What Do You Call a Marriage Between a Man and a Woman?

The National Review‘s Kathryn Jean Lopez handwrings over Bill “too busy walking their dogs, going to bathhouses and aborting their kids” Donahue’s latest email blast about the use of the phrase “opposite-sex marriage” by the New York Times.

A Lexis-Nexis search shows this is only the tenth time the New York Times has ever used the term “opposite-sex marriage,” and only the fifth time it appeared in a news story (some columnists and letter writers have employed it). The first time anyone appears to have used this term was in the 1990s: an editorial in the St. Louis Post-Dispatch in 1994; a Yale Law Journal article that same year; an article by Andrew Sullivan in 1996 in the New Republic; and so on. Which raises the question: Is this the start of one more round of corrupting the English language?

Here’s Donahue’s–and K Lo’s–concern:

Here’s how it will play out in the classroom: kindergartners will be told that some adults choose same-sex marriage and some choose opposite-sex marriage. There is no moral difference—it’s just a matter of different strokes for different folks. Not mentioned, of course, will be that some male-on-male sex practices are dangerous. Nor will it be pointed out that only so-called opposite-sex marriages are capable of reproducing the human race. In other words, the kids will be lied to about what nature ordains.

Boilerplate, red-meat stuff.

But here’s the larger question: what should we call a marriage between a man and a woman? If we call a marriage between two men or two women a “same-sex marriage,” then why not call a marriage between a man and a woman an “opposite-sex marriage”?

The dilemma for journalists is that you have to differentiate between the two types of marriage when discussion political challenges or advocacy.  Can you really have “marriage” on one hand, and “same-sex marriage” on the other when you are making comparisons?

For awhile, it seemed “traditional marriage” was the preferred comparison, but there are even bigger problems there.  “Traditional marriage” is now a political slogan, used by opponents of same-sex marriage as a piece of rhetoric.  So no journalist should really be using the term “traditional marriage” unless it is a direct quote from an activist.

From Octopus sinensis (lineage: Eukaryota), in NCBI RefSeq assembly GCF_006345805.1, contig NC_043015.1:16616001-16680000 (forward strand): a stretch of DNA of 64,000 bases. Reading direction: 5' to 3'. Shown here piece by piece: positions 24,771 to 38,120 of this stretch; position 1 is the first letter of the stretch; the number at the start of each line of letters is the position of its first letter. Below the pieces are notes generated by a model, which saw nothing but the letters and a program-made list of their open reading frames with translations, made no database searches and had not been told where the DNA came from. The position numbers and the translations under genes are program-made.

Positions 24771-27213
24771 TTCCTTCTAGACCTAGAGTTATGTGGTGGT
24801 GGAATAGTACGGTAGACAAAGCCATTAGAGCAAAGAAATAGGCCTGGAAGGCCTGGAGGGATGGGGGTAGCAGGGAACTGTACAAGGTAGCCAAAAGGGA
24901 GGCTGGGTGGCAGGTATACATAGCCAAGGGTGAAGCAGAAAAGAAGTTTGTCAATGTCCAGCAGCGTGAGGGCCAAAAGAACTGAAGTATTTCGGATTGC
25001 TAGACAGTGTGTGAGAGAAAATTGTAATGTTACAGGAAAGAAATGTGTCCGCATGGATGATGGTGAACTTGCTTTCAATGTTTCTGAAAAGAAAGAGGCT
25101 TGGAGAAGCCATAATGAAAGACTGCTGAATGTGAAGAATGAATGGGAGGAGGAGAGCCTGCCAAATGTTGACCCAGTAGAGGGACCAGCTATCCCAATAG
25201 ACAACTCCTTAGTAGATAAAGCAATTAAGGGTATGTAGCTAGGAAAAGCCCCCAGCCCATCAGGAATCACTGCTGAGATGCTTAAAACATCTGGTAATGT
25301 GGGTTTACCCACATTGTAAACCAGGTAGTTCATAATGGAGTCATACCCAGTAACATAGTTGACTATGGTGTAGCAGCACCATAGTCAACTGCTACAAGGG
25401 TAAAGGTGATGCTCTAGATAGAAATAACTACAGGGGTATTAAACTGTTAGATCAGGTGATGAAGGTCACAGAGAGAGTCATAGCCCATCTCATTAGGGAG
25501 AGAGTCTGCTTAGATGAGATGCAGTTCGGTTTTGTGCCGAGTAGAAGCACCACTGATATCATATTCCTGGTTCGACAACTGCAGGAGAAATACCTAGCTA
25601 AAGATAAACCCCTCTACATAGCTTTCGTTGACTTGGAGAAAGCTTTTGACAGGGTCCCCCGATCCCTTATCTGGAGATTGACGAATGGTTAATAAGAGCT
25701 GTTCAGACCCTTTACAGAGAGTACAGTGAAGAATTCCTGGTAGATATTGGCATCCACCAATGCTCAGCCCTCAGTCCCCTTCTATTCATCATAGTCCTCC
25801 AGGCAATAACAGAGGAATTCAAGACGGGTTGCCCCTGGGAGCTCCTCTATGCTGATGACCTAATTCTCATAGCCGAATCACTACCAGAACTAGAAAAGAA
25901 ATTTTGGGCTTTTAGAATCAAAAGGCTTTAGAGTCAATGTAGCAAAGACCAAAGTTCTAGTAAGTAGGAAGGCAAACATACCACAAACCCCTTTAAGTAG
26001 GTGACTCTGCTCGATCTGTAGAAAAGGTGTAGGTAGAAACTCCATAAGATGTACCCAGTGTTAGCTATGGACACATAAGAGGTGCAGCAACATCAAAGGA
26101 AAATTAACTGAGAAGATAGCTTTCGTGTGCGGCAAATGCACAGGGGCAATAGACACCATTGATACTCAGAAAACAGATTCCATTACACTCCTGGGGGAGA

So where does that leave journalists asked to tell stories where both kinds of marriage are being discussed?  Suggestions?

5 Responses

  1. Heteronormative marriage.

  2. Unequal marriage or discriminatory marriage (as contrasted with equal marriage). Same-sex marriage as a term is already problematic, since “sex” itself isn’t always clear – . Marriage by itself includes marriages of queer people, so that’s galling to hear at best. And you’re right, “traditional marriage” is essentially a slogan – and thus politically charged. However, all of these terms are politically charged – “traditional marriage” is what right-wingers actually say, “marriage” by itself reinforces a heteronormative paradigm (especially when contrasted with “same-sex marriage), as does “opposite sex marriage.” Any term that doesn’t reflect queerness in some way (without othering queer people) is inadequate and itself poltiically charged against queer people. There is no objective term. Consequently, I suggest that we look for a queer term as the solution to this problem. And probably the best idea so far would be to second heteronormative marriage (or just call it hetero marriage, as opposed to queer marriage).

  3. I don’t see the problem with using “opposite sex marriage” and “same sex marriage”. The writer never gave an argument against this, or did I miss it?

  4. The problem with the term “heteronormative marriage” is that it implies the same kind of political charge as “traditional marriage”–aka, the idea that anyone who participates in such a marriage is automatically promoting or even just tacitly accepting same-sex marriage’s “superiority”. Hetero marriage vs queer marriage seems like the better distinction to me for the moment because it’s not loaded with potentially false implications.

    Hopefully one day we can just move on to the point where, regardless of who it involves, it’s does become simply “marriage”–or some other term that doesn’t force the creation of false divisions.

  5. can we call it as intermarriage?

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